If you enjoy any kind of ‘supported Fish Pose’ variation, reclined over props, then Mountain Brook is a lovely low-prop option. It can be practiced with a folded or rolled towel under the shoulder blades, with shoulders resting on the floor. Students may use an optional second small folded towel (even a folded jumper) under the head if that feels more comfortable for the neck. As this posture would often be taught with a bolster under the knees, keeping the knees bent and feet on the floor (even knees knocking in towards each other) can be a kinder option for the lower back than having legs extended along the mat.
Unravelling the spine with gentle twists can feel divine. For a classic Supine Twist with hips, knees and lower legs stacked, a folded towel or block under and/or between the lower legs can take some pressure off the lower back and the back of the pelvis to make this shape more restorative. If the back shoulder is lifting, you can use a folded towel to ‘bring the floor up to you’, or create a little kickstand with your back arm, with elbow resting on the floor and hand resting on the back. For bonus points – I love a folded towel draped over the top thigh for a ‘grounding’ sensation from the added weight.
A gentle windscreen wiper twist can also be incorporated as a transition between ‘static’ shapes as an alternate to a longer held shape, as some students will require more support to feel comfortable in a static supine twist than the ‘minimal props option’ provides.
In its Restorative form, Pigeon Pose can usually be quite prop-heavy, with options for a horizontal bolster under the hips, a vertical bolster under the torso, and additional support from blankets. A nice prop-minimal variation of Pigeon Pose is the ‘figure-four’ shape, with one ankle crossed over the opposite thigh just above the knee. The lower foot can be resting on the floor, on a block, or, my personal favourite, against the wall with the shin (roughly) parallel to the floor.
Legs up the wall
This is a key Restorative Yoga posture, and an ideal ‘if you could do one yoga posture every day’ choice. There are of course ‘bells and whistles’ that can be added in, but in its simplest form, all you need is some wall space. To make this shape feel a little more ‘secure’ as needed, you might wrap a towel around the lower legs, or over the feet and behind the calves, replacing a strap or blanket that you may otherwise use to support the legs in Viparita Karani.
If you’re working online with students who are at home and don’t have access to a wall, then a door or the side of a dresser will work, or even ‘legs up the chair’ with the calves resting on the seat of a chair is another great option.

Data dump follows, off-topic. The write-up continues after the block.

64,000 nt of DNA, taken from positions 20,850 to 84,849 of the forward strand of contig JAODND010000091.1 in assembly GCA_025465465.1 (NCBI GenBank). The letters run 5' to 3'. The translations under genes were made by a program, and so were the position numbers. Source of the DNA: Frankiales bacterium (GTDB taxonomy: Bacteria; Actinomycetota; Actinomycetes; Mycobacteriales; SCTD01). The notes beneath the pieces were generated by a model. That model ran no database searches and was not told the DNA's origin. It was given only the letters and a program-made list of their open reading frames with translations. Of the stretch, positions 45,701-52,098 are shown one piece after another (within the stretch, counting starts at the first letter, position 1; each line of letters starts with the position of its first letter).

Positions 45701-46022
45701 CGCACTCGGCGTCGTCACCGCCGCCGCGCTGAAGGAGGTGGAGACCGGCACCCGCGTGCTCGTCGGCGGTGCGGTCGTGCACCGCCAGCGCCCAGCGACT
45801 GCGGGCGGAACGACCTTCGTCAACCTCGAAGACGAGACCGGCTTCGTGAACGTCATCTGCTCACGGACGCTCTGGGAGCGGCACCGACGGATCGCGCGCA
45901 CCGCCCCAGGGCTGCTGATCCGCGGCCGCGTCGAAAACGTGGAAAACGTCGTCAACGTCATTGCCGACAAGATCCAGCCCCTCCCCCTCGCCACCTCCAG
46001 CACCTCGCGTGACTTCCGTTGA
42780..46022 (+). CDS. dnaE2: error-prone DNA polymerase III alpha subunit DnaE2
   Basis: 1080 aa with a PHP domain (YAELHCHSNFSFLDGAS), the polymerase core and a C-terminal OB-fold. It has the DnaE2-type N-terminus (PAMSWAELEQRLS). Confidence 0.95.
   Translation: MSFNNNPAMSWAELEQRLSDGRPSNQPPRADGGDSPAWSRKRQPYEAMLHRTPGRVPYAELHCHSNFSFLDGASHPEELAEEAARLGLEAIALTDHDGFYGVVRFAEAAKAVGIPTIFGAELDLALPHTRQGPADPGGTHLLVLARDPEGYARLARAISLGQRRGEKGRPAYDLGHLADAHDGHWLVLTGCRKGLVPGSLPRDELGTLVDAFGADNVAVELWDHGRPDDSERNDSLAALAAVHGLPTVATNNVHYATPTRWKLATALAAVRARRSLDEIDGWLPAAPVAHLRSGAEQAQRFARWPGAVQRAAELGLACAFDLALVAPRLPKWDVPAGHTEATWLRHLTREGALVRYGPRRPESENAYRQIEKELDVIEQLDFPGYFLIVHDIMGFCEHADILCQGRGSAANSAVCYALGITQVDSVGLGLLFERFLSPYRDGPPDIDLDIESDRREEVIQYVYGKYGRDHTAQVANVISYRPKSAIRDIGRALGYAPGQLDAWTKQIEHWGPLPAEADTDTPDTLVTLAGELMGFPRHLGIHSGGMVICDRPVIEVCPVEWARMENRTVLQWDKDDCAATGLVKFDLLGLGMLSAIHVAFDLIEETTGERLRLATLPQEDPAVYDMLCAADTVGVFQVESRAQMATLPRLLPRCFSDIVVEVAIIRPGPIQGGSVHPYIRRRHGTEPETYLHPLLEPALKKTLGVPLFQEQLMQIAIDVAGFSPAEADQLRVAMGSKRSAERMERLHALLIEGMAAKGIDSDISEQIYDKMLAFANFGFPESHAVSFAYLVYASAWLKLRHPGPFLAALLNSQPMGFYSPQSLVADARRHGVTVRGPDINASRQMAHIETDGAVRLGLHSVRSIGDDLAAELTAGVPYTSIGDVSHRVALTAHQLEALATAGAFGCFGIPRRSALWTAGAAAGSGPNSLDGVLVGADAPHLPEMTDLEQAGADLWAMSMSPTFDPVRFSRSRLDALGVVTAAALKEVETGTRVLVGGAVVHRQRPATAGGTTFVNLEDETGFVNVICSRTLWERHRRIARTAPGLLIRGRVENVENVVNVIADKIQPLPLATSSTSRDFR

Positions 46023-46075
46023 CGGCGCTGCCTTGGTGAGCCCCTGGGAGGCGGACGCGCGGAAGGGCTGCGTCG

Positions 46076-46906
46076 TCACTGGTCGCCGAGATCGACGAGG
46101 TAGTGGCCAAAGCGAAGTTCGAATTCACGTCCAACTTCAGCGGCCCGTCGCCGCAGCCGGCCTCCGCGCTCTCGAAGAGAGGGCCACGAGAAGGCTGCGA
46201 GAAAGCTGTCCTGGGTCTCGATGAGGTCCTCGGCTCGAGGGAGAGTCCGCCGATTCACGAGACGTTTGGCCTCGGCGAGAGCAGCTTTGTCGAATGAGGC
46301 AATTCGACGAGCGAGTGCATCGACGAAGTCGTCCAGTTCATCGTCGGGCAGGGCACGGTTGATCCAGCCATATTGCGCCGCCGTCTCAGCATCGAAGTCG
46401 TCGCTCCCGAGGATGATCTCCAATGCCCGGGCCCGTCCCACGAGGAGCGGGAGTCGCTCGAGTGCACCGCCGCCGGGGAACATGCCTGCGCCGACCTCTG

And finally… The un-sung hero of ‘minimalist’ props
A really simple Restorative Yoga prop, which is a house-hold item yet can be overlooked, is the humble beach/bath towel (or two). It can be something students are asked to bring to studio classes, or an at-home prop that most students have access to for online classes.
If you often use sand-bags or blankets in your practice, a folded towel (or two) over the front of the hips in supine shapes, or over the back of the pelvis and lower back in prone positions may provide a similar calming and nurturing touch to these shapes. Or, even draped over the top thigh in a simple knees-together supine twist, a folded towel can add a little bit of weight and lovely sense of grounding. If you are creative enough, a towel or two can replace blocks, blankets, a strap – even your mat!
If you’re inspired by this post please see our new ‘Pared-Back props’ Restorative Yoga Online Classes. Taught by Bliss Baby Yoga Founder and Director Ana Davis, these classes have been especially designed with the use of minimal yoga props in mind. We’d also love to see how you’re adapting your teaching and/or yoga practice to current times, please share your set up (or lack of!) with us on social media using the hashtag #mymessyyoga.
If Restorative Yoga is your passion, our Bliss Baby Yoga Online Level 1 + Level 2 Restorative Yoga Teacher Training Courses will give you all the tools, knowledge and skills you need to launch you with confidence as a Restorative Yoga teacher. You will enrich your own personal practice, while adding nourishing postures to your yoga teaching repertoire.
Robyn Bell is our Bliss Baby Yoga Operations Manager and a yoga teacher specialising in Chair Yoga and Restorative Yoga, who is passionate about making yoga classes and spaces as accessible and affirming as possible. Connect with Robyn on instagram @kind_yoga.
Illustrations by Sophie Duncan www.deerdaisy.com
Further Reading related to this topic: